Ivy League Student Paper: Native Americans Should be Thankful for Columbus
The Daily Herald has published racist content three times in as many weeks.
By Amanda Girard
Maier ’17: Columbian Exchange Day
By M. Dzhali Maier
I’ve always thought Columbus Day was a celebration of the massive economic, political and cultural phenomenon known as the Columbian Exchange.
Regardless, the day is still mainly about him and his "discovery." So don't tell Natives what they should celebrate. The issue is what we do celebrate and whether we should celebrate it.
If the point of Columbus Day isn't obvious, consider how Americans throw tantrums whenever someone renames "their" day. Like Columbus Day, Indigenous Peoples' Day could be about the "Columbian Exchange," but white folks would never buy that. They want to "honor" their whiteness, not some fair and equal exchange between Natives and Europeans.
Every plant except half of them
This wasn’t just a one-way deal. Without the Columbian Exchange, there would be no Hungarian paprika, French vanilla, Italian tomato sauce or Belgian chocolate. New World plants, such as the potato (native to South America) revolutionized the diets of the Irish, the British and the Russians.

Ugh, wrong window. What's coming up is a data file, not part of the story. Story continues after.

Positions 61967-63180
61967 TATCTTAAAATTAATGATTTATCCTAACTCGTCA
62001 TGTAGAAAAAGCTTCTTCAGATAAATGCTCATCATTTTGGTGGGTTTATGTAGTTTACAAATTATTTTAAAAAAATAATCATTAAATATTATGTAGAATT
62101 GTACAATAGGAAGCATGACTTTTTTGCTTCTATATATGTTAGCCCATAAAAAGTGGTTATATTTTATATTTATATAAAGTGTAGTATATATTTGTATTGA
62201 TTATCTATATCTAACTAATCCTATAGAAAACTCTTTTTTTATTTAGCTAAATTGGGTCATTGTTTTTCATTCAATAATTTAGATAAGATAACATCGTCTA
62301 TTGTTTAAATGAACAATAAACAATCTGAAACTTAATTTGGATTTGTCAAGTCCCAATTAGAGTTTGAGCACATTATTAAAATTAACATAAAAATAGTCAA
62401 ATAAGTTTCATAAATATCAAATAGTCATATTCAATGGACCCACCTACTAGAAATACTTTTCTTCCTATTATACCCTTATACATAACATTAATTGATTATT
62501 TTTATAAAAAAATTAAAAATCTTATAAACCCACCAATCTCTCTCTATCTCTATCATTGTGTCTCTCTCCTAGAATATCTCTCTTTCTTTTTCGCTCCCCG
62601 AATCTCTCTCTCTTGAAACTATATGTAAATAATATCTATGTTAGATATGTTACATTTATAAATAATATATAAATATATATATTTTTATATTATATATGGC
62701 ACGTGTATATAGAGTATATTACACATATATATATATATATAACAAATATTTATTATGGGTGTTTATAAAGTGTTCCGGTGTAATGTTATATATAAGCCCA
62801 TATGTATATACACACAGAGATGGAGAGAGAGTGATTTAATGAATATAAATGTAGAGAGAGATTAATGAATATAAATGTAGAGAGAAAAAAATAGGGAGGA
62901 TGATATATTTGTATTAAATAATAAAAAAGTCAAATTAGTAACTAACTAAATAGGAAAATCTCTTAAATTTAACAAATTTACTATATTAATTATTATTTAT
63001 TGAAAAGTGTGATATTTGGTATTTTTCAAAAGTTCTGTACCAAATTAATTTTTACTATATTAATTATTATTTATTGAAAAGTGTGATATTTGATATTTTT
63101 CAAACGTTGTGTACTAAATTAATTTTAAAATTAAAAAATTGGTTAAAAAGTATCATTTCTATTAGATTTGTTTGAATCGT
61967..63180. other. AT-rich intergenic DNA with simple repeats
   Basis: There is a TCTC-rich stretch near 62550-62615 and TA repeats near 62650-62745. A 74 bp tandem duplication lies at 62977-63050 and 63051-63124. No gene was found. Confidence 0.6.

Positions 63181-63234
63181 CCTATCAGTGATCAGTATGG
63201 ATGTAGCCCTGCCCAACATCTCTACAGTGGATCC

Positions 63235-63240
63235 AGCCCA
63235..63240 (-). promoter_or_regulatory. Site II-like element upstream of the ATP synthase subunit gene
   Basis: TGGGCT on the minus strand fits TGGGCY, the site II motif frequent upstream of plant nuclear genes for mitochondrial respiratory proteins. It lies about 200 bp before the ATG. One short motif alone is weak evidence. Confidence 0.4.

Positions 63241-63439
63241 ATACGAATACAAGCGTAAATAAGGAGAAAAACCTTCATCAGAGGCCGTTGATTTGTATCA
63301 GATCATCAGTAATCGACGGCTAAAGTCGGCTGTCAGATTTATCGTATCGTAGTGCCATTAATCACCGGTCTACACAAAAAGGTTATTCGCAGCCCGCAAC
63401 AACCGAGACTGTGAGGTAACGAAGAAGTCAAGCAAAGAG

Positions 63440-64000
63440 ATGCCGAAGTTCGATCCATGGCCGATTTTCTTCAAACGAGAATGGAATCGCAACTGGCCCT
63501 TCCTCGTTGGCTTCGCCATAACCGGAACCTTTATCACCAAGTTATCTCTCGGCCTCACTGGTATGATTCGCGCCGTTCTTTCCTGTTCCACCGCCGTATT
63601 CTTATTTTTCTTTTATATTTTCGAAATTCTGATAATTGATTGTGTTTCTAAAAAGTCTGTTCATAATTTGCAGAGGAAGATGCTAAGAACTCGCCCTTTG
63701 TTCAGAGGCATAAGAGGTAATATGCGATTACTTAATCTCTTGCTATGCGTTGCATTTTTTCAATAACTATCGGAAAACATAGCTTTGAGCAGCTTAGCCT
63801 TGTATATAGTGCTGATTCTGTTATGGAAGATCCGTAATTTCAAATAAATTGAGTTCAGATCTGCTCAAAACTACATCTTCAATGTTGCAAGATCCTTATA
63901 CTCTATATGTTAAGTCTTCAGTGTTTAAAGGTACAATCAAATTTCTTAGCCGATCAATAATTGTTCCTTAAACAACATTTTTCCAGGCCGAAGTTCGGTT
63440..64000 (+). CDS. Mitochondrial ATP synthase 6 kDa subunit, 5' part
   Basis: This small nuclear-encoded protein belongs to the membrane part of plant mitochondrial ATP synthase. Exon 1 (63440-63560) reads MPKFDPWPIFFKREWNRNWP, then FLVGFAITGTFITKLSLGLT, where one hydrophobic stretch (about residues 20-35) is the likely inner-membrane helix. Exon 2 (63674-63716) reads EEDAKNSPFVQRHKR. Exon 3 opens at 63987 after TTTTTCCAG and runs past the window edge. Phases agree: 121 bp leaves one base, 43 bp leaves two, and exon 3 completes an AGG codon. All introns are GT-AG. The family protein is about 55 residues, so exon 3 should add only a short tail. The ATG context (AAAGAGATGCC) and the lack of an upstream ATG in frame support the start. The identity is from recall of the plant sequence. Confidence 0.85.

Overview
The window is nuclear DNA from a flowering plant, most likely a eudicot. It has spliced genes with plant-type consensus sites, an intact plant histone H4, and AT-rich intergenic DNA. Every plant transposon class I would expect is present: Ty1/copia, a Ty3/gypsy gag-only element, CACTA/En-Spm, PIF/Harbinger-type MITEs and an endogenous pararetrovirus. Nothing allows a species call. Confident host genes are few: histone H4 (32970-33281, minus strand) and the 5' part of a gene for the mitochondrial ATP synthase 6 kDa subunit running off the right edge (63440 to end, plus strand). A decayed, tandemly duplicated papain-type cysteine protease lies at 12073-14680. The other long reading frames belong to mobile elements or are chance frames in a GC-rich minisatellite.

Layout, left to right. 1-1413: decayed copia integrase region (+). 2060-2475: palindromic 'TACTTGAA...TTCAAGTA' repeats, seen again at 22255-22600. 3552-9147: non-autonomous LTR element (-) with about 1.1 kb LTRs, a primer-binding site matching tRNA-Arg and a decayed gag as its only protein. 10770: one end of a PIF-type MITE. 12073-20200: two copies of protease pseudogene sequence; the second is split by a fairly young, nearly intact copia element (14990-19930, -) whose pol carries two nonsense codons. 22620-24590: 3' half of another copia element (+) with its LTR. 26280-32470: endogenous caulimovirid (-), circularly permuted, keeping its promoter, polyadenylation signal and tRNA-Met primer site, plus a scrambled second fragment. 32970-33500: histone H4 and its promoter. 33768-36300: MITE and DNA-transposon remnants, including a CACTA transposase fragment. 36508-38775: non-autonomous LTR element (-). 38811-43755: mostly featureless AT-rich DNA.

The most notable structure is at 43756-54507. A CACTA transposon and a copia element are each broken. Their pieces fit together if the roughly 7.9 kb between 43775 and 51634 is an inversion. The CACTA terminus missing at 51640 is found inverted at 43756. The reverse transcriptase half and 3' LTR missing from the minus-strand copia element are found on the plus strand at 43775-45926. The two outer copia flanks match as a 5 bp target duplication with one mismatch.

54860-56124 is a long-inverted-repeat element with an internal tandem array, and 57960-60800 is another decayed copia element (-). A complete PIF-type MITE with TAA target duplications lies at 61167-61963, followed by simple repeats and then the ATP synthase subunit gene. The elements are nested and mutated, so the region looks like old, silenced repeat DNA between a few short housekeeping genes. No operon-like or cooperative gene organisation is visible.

A good portion of our medicine came from Native sources. Airplanes and e-mail, which seem to be Maier's prime examples, were mostly American inventions. American, not European.
Europeans don't get credit for things we invented hundreds of years after they left. Americans invented things because they had land and resources (taken from Natives) and freedom and democracy (taken from Native examples). One could argue that everything they invented was a hybrid.
Europeans and Asians didn't invent the same things as Americans because they didn't have the same background. They didn't have the same combination of European and Native elements. The zeal of feeling unburdened--by crown or church--was an American and arguably Native tradition.
No Hiroshima or Auschwitz?
If Native civilizations had been left alone, they might've invented the same things. For instance, an Aztec computer scientist at the Tenochtitlan Institute of Technology might've come up with the first Internet protocols. When the Aztecs met the Europeans, they were both communicating by methods such as smoke signals and carrier pigeons. Who says the Europeans would've developed faster than an untouched Aztec civilization?
Meanwhile, Natives might not have invented overpopulation, global warming, atomic bombs, genocide, or species extinctions. You know, because they weren't hell-bent on conquering nature and all its inhabitants like the Europeans were. So Maier's comparison is specious. You can't compare today's Europe to 15th-century Native America any more than you can compare medieval serfs to today's Native scientists and engineers.
For more on Columbus, see Rise of Indigenous Peoples' Day and Renaming Columbus Day Angers Italian Americans.